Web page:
I make mistakes every single day.
Sometimes I make the same mistake again and again, even on the same day, which is annoying. But, I seem to be adept at reviewing my behaviour and my actions and finding a way to correct course.
About 18 months ago, I started to keep a little notebook where I would note down my mistakes, with the idea being that by writing them down I could go over them again. I hoped that they would stick so that I wouldn't make those mistakes again. Every now and then, I'd go to the notebook and review the mistakes.
One step further
In preparing this newsletter on making mistakes, I've also taken the notebook concept one step further, wherein I've now got a template.
• What went wrong?
• What could I do better next time?
• What did I learn from this?
Reviewing mistakes, finding out what went wrong, and taking corrective action is a massive area of our business.
We have just introduced free access for all schools!
This move was inspired by news articles like this and also hearing the same sort of story locally where we live.
We see surplus stationery and educational equipment everyday on a massive scale so we think making this move is actually a duty of ours to take advantage of the power of our network.
We used to charge £50 for schools for the year to access the network.
This was a mistake- we do not charge charity- but we were charging schools.
This wasn't sitting well with us so we have dropped this to remove the financial barrier and give schools free access.
We want our customers to become evangelists for our system.
We want to give a great product, support and customer service that means our customers are actually evangelistic about our services so that they tell all their colleagues and they tell all their friends.
So, every week, we download a spreadsheet and we work through it we call it the Zeppelin list. And why do we call it the Zeppelin list?
We will explain that, and more, in the rest of this article.
In the first few years of this operation it was just me- Daniel- doing everything.
In the early days, we used to lose nearly 50% of our customers after the first 12 months, which is really bad. To lose a customer after the first twelve months, it’s a huge loss.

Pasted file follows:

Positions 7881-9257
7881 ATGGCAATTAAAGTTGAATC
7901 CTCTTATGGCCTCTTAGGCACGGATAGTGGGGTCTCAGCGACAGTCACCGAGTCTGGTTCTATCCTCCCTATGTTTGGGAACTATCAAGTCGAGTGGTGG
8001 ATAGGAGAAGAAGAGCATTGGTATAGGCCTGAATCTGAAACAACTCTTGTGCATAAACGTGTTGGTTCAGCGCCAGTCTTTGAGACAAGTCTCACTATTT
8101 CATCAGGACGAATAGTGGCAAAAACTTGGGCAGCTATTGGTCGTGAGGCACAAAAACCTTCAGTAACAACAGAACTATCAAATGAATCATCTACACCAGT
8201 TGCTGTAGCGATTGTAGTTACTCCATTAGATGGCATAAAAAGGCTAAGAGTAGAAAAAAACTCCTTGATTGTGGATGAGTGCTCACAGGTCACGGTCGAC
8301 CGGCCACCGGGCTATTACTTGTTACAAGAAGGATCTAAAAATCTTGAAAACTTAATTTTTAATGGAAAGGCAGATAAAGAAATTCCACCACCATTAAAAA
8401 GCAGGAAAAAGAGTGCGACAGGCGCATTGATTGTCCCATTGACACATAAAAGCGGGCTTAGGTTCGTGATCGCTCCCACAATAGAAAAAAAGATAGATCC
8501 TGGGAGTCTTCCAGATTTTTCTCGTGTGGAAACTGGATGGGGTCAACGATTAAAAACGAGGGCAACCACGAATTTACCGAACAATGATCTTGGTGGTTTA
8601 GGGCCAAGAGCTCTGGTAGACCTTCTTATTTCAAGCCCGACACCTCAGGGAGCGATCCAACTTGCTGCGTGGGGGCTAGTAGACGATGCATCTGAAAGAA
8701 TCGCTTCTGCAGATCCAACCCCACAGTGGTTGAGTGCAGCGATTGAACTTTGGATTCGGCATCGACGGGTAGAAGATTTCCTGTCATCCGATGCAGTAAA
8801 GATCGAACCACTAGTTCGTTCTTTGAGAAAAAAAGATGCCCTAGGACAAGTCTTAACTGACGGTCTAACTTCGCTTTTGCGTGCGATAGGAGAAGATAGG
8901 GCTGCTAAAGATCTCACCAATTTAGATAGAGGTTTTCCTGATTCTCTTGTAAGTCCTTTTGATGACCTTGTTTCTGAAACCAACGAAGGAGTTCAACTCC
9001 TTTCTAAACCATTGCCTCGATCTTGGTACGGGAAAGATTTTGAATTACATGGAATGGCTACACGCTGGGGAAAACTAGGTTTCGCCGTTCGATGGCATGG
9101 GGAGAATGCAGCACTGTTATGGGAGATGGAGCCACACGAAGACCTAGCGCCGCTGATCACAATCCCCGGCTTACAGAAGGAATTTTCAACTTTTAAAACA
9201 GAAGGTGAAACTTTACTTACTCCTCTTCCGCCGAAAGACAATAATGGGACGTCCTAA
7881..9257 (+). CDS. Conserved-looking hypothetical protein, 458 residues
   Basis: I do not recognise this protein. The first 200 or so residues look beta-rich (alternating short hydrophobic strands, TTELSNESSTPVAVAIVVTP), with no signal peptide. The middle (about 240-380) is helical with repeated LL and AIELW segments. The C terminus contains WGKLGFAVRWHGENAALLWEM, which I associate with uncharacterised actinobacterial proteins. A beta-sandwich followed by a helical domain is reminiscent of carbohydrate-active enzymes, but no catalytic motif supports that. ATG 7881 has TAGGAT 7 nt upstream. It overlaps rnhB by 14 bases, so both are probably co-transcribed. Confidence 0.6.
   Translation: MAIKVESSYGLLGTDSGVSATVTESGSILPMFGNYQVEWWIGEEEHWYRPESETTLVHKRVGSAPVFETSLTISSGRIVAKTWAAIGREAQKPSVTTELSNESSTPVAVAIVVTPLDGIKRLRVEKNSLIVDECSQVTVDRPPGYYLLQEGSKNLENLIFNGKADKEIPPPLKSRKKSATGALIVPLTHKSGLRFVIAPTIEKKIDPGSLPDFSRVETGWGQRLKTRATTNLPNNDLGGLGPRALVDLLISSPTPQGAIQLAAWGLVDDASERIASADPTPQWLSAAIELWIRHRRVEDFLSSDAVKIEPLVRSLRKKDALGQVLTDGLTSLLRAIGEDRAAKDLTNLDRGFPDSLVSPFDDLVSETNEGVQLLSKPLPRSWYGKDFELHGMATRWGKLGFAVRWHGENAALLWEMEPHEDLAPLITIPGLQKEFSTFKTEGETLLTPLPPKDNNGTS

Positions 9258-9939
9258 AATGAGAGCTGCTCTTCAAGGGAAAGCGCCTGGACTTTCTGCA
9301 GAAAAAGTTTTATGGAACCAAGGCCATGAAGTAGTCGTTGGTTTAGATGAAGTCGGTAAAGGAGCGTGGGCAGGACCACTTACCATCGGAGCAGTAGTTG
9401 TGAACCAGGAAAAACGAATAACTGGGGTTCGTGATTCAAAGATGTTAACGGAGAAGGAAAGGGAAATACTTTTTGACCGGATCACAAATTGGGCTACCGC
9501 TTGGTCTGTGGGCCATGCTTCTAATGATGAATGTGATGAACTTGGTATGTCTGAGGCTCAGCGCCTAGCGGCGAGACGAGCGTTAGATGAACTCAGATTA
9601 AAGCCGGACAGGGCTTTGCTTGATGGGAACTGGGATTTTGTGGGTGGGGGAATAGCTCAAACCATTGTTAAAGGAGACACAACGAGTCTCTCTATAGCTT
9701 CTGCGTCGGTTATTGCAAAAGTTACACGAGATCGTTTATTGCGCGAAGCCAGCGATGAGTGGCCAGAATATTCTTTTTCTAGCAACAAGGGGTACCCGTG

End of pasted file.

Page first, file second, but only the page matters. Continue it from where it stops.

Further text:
Half of Warp It customers...
So, in our first couple of years of activity, we realised we were losing half our customers because of various reasons. So, we had a good long think.
I used to be the guy who did everything!! Once we sold the software, I'd kind of just assume that the customer could get this product up and running on their own. Big mistake.
Everybody's doing two or three jobs, spinning lots and lots of different plates, and setting up a new system in an organisation requires a bit of focus, first of all, a little bit of technical knowledge, but most of all it requires a system change, a behaviour change, and a policy change. That's quite a battle. And I was leaving our customers to fight that battle on their own.
So, what could we do to help?
The first answer was that we needed to give them more support. So we introduced a new support package whereby when a customer signs up they get really intensive hand holding during the setup phase, and that might entail a catch up call every day sometimes, but mostly it takes the form of a bimonthly, monthly or fortnightly catch-up call. See here.
Handing it over
At the start, to get them up and running successfully, we try and keep it to one call every 2 weeks. When the customer is ready, it goes down to every month, then two and then three months.
We usually then keep it at quarterly catch ups unless the customer requests less.
This works really well for them, but how do we keep measuring their performance if we are not talking regularly?
At the start of each month we download our list of customers and their performance and go through each one to see where we can help. We then use this information in our regular catch up calls.
We have so many extra resources and ways to be helpful, and we need our members to know that we are here for them, especially any who are struggling.
This is the Zeppelin List.
And why do we call it the Zeppelin list? Because it's the stairway to Heaven. (Led Zeppelin right?!)
So we are working solidly, trying to get all of our customers evangelists for our service.
You can imagine over time how this monthly review of customer performance has actually moved more and more customers in that direction.
This is just one example of how reviewing when things go wrong can lead to better processes.
So, what’s the first thing you should do when something goes wrong or when someone makes a mistake or when something unexpected happens? You should be asking ‘Why did this happen? What was the impact? What would you do differently next time?’ And you get that in your personal procedures and your business procedures.
This is a recipe for success.